Take the over here, too.

Kyle Hendricks, Chicago Cubs

  • Over 13 ½ wins -115
  • Under 13 ½ wins -115

Kyle Hendricks was hurt in early 2016, and he was limited to just 24 starts on the season as a result. He wasn’t able to recapture his 2016 form, but he was still a reliable right arm for Maddon. Hendricks went 7-5 with a 3.03 ERA in the Cubs’ title defense season.

When he made 30 starts back in ‘16, Hendricks went 16-8 with a league-best 2.13 ERA. Chicago was the best team in baseball by a wide margin that year, and he won a little over half of his starts.

We know the Cubs are expected to be more motivated this season, and it wouldn’t be a shock to see them get off to a blazing start. Even so, there are only so many wins to go around.

Hendricks could easily make this look foolish, but the under on 13 ½ victories was my first lean. I’ll stick with it.

Madison Bumgarner, San Francisco Giants

  • Over 15 ½ wins -115
  • Under 15 ½ wins -115

MadBum wasn’t the only thing wrong with the Giants last year, but his early season mountain biking injury certainly set the squad back considerably. Bumgarner isn’t actually the ace many believe him to be. His reputation has been buoyed fairly substantially by his outstanding playoff track record.

That’s not to say MadBum isn’t an ace, he’s just not an ace on the same level as guys like Kershaw, Kluber or Verlander. He’s still among the best left-handed starters in baseball, and he’s about as reliable a workhorse as you’ll find. He went just 4-9 in 17 starts a season ago, but the Giants had arguably the worst offense in the big leagues.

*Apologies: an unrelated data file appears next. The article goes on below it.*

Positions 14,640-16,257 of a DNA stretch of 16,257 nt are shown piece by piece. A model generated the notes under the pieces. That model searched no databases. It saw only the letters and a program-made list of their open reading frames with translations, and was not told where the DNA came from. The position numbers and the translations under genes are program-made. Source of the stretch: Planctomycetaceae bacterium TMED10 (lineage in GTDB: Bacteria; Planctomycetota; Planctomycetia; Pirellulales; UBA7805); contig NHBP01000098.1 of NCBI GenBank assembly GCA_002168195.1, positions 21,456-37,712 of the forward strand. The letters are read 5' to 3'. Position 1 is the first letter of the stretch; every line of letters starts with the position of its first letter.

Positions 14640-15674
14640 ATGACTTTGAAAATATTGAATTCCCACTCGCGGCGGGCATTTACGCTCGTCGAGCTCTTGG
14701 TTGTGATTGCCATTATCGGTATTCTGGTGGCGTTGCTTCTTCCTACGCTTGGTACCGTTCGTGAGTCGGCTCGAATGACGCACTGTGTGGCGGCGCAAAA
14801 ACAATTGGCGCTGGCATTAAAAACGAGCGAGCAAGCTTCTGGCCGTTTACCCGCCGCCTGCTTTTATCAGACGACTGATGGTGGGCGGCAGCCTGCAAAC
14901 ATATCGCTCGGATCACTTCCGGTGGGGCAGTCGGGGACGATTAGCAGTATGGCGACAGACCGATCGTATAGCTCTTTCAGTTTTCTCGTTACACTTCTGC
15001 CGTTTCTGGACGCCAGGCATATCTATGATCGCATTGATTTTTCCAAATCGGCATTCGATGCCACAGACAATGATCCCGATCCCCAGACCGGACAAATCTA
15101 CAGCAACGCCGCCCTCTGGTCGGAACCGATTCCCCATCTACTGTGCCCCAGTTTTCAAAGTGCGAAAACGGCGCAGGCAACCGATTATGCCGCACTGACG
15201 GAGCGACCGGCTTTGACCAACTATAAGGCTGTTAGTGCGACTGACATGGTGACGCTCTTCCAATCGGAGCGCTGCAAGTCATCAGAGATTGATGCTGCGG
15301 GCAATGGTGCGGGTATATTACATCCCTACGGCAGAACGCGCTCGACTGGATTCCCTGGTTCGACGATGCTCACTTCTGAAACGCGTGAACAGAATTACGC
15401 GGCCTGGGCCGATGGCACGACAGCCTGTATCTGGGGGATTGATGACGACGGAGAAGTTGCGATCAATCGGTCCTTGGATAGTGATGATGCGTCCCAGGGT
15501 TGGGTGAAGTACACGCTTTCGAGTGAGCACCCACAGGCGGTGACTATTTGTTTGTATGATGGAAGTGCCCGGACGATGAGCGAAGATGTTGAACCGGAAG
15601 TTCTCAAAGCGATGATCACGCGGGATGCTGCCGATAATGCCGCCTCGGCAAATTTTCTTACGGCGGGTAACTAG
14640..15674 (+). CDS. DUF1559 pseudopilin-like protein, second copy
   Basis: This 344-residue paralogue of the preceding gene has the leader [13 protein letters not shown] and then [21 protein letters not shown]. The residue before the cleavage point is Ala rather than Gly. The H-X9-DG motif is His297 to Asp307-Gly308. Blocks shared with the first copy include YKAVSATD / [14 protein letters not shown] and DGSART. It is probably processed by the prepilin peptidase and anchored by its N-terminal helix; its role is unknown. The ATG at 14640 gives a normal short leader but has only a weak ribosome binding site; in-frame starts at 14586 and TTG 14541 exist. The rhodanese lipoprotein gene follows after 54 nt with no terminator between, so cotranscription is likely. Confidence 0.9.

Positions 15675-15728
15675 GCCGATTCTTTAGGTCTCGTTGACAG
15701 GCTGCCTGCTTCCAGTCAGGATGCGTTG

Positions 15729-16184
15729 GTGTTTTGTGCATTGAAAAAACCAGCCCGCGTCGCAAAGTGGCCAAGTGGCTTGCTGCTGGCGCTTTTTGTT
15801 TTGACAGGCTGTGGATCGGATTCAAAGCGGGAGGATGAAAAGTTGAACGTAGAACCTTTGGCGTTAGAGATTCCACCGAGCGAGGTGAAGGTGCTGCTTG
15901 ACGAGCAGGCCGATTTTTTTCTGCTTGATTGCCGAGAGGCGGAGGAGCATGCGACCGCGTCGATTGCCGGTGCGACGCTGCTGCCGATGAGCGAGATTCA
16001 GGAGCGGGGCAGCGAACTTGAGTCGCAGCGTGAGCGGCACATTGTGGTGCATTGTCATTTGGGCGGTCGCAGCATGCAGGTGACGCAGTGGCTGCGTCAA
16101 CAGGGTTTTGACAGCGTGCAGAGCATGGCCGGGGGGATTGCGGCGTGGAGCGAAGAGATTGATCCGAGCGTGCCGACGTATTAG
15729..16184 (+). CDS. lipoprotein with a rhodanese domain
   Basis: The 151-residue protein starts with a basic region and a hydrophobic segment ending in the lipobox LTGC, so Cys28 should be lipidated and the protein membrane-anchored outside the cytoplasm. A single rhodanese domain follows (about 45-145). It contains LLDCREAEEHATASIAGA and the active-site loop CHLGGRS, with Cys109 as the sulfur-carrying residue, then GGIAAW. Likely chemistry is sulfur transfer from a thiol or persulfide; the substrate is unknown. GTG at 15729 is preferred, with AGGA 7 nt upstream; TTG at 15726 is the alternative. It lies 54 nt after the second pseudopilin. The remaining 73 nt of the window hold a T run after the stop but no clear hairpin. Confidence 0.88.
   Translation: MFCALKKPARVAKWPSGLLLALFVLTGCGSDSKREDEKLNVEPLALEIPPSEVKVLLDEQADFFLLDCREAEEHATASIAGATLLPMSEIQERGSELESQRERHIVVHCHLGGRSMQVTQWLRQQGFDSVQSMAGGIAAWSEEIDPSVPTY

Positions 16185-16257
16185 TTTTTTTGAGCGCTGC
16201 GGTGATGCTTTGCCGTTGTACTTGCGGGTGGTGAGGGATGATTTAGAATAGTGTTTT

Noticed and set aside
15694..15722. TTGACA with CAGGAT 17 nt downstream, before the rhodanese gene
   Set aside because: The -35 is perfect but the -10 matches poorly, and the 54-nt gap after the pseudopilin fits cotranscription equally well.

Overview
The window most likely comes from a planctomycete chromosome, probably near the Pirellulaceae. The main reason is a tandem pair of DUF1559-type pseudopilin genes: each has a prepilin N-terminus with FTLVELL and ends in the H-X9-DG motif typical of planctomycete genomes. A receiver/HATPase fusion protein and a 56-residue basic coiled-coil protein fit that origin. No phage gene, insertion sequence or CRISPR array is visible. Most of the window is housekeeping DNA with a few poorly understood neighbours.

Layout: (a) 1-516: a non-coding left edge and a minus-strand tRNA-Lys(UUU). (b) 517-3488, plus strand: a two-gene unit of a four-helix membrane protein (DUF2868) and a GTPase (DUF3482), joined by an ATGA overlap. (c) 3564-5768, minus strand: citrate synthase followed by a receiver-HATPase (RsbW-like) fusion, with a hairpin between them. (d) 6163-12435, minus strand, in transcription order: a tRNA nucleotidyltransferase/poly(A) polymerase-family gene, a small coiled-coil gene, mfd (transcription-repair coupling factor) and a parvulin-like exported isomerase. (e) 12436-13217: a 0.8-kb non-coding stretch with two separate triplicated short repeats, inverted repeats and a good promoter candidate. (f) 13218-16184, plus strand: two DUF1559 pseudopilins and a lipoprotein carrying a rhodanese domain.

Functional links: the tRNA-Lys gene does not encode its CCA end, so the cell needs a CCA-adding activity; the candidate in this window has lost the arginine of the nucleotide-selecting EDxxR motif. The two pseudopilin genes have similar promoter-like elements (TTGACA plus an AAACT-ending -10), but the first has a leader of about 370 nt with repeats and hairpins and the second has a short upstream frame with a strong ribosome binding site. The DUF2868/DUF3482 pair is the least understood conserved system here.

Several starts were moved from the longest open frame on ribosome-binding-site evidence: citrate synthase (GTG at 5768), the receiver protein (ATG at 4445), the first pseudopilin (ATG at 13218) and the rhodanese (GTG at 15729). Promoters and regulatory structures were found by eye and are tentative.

Now that they have upgraded the lineup a bit, the Giants figure to be more competitive. They still likely won’t challenge for the NL West title, but they can inch their way into the NL Wild Card hunt, at least. From 2011 through 2016, Bumgarner won 13, 16, 13, 18, 18 and 15 games.

His implied total of 15 ½ looks a bit high, but it’s probably fair assuming he’s able to put together a healthy 2018.

I think he can top this number, assuming the Giants aren’t a total tire fire again.

Max Scherzer, Washington Nationals

  • Over 16 ½ wins -115
  • Under 16 ½ wins -115

It’s a bit surprising that Scherzer doesn’t come in with the highest total on the board. The 2-time defending NL Cy Young winner has been piling up numbers for the better part of a decade now. He’s also playing for Washington, who figures to be one of the better teams in the league once again in 2018.

Since 2010, Scherzer has won 12, 15, 16, 21, 18, 14, 20 and 16 games. He made 31 starts last season, but struggled with some injuries along the way. He was still strong enough to strike out 268 hitters, which was second in the league behind Sale.